GameStop: Video Value?
06/17/2016 7:00 am EST
Video games are a leading diversion, both here and abroad. Global video-game revenue runs at over $100 billion annually, reports growth and income expert Ian Wyatt, editor of High Yield Wealth.
GameStop (GME), the world’s largest retailer of video game products and PC entertainment software, sells its video-game wares through 3,959 U.S. and 2,024 international locations.
In addition, GameStop publishes Game Informer magazine, the industry's largest video-game magazine, with 7 million paid subscribers.
GameStop’s shares are down 34% over the past year. Investors are fearful that the video-game trend favors digital downloads over video-game disks.
Yes, that market will grow, but not as rapidly as the GameStop naysayers predict. The ever-expanding size of games causes significant issues for digital-only machines, for both download times and storage capacity.
Meanwhile, the video-game business is a cyclical business and the cycle for the current generation of consoles (Wii, Xbox and PlayStation 3) peaked in 2012.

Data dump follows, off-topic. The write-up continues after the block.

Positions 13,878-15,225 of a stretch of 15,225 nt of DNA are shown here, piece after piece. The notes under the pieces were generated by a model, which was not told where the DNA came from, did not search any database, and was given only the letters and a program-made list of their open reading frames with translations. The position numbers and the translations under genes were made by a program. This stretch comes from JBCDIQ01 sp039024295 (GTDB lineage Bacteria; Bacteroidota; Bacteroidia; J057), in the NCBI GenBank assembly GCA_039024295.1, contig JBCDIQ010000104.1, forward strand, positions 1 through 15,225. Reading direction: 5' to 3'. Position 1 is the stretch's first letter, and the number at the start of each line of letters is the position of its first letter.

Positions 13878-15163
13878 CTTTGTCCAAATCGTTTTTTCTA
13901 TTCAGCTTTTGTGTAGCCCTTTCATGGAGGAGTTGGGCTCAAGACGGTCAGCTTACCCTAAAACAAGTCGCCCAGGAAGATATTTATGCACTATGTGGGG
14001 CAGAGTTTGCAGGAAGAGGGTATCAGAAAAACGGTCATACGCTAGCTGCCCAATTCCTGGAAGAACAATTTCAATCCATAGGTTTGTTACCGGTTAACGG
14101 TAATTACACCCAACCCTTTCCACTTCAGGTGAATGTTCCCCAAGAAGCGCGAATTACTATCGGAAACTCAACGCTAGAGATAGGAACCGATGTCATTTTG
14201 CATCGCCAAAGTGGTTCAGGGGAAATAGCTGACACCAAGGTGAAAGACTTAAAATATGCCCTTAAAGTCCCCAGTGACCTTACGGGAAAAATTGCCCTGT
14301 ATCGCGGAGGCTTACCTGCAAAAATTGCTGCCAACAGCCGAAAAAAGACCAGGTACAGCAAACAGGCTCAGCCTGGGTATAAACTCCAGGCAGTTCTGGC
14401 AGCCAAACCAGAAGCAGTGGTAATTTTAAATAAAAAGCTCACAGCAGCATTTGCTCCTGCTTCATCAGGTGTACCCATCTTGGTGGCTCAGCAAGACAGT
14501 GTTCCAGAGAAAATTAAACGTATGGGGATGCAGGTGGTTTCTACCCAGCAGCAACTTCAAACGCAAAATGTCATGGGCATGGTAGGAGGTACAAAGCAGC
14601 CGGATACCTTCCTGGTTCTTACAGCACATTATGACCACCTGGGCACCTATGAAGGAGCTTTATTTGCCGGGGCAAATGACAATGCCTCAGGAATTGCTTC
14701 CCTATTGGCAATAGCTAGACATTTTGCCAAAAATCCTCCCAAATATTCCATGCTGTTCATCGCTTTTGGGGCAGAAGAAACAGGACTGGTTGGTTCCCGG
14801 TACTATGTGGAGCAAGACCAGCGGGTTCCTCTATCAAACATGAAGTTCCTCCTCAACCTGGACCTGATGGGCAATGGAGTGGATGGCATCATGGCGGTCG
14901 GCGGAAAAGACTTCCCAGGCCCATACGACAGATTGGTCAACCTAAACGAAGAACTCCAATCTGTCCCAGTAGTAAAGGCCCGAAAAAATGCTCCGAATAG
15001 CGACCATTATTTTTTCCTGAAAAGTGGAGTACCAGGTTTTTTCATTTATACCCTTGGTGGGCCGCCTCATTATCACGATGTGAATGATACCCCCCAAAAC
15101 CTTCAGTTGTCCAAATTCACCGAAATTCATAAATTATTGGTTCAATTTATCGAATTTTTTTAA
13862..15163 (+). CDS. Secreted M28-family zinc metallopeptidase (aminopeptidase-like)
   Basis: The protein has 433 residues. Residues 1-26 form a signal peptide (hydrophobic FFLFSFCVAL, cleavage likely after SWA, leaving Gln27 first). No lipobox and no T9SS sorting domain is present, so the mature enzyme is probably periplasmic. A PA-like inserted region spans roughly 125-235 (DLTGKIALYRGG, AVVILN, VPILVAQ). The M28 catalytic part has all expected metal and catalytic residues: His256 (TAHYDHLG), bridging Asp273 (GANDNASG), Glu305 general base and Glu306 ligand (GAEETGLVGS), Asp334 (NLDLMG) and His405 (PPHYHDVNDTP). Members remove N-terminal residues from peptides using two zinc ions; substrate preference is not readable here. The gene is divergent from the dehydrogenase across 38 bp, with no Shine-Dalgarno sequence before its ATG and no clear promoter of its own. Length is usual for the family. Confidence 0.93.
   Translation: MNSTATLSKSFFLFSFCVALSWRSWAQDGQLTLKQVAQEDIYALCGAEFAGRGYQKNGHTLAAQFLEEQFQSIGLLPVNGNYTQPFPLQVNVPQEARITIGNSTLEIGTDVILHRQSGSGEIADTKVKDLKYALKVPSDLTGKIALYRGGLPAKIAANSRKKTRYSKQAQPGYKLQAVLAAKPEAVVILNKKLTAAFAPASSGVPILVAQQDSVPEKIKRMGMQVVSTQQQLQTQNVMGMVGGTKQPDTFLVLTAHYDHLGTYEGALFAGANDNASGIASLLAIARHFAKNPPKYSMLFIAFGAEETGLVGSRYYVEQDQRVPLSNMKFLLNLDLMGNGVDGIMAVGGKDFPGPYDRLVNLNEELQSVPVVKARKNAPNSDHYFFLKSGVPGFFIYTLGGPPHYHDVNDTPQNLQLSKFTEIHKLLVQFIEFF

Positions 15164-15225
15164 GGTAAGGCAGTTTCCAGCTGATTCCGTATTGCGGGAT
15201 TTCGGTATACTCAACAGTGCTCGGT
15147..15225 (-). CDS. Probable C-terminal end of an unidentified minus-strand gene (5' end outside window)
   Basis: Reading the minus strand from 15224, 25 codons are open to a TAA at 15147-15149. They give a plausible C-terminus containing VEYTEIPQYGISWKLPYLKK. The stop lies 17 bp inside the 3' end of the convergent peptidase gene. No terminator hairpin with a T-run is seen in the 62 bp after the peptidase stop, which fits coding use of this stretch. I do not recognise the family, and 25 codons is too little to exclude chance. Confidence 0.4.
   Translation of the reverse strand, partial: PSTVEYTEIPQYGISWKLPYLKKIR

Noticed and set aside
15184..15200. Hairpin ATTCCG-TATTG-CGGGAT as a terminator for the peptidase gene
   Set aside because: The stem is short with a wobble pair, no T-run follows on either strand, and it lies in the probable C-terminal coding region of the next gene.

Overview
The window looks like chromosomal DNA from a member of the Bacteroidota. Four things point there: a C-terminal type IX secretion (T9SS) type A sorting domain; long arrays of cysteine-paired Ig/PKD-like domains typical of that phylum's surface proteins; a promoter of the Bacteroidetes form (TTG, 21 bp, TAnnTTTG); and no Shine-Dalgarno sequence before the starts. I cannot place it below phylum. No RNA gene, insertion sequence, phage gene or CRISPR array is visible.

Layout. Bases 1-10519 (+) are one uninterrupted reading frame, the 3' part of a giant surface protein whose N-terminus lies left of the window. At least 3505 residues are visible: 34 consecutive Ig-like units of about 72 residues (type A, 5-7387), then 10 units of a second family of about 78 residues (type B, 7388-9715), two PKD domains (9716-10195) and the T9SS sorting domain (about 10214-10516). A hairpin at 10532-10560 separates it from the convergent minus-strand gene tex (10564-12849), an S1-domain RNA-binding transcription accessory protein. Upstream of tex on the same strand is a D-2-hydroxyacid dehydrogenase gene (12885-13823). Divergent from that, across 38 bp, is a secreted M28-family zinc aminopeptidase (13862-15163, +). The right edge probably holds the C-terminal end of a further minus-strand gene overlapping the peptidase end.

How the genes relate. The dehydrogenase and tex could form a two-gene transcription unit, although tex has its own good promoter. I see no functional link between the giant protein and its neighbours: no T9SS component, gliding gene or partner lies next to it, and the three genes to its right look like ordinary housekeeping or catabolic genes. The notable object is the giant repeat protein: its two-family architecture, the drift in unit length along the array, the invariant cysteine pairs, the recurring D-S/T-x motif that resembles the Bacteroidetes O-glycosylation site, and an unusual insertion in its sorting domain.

The upcycle will likely start anew next year. Nintendo's next console is set to hit store shelves in March 2017. More new consoles could be on the way and we could soon see the next-generation Xbox and PlayStation consoles.
Earnings per share of $1.75 in 2008 grew to $3.78 last year. That’s 10% average annual growth.
Earnings growth has outdistanced revenue growth because of reduced share count. Over the past eight years, shares outstanding have been reduced 35%.
The current dividend payout yields just over 5% at the current market price.
Its shares trade just over 7 times this year’s expected earnings estimate. That’s value.
We’ve put a 12-month price target of $34 on GameStop. We’re looking at nearly 20% upside potential. Now, toss in the yield and a 25% total return is easily within the realm of possibilities over the next 12 months.
By Ian Wyatt, Editor of High Yield Wealth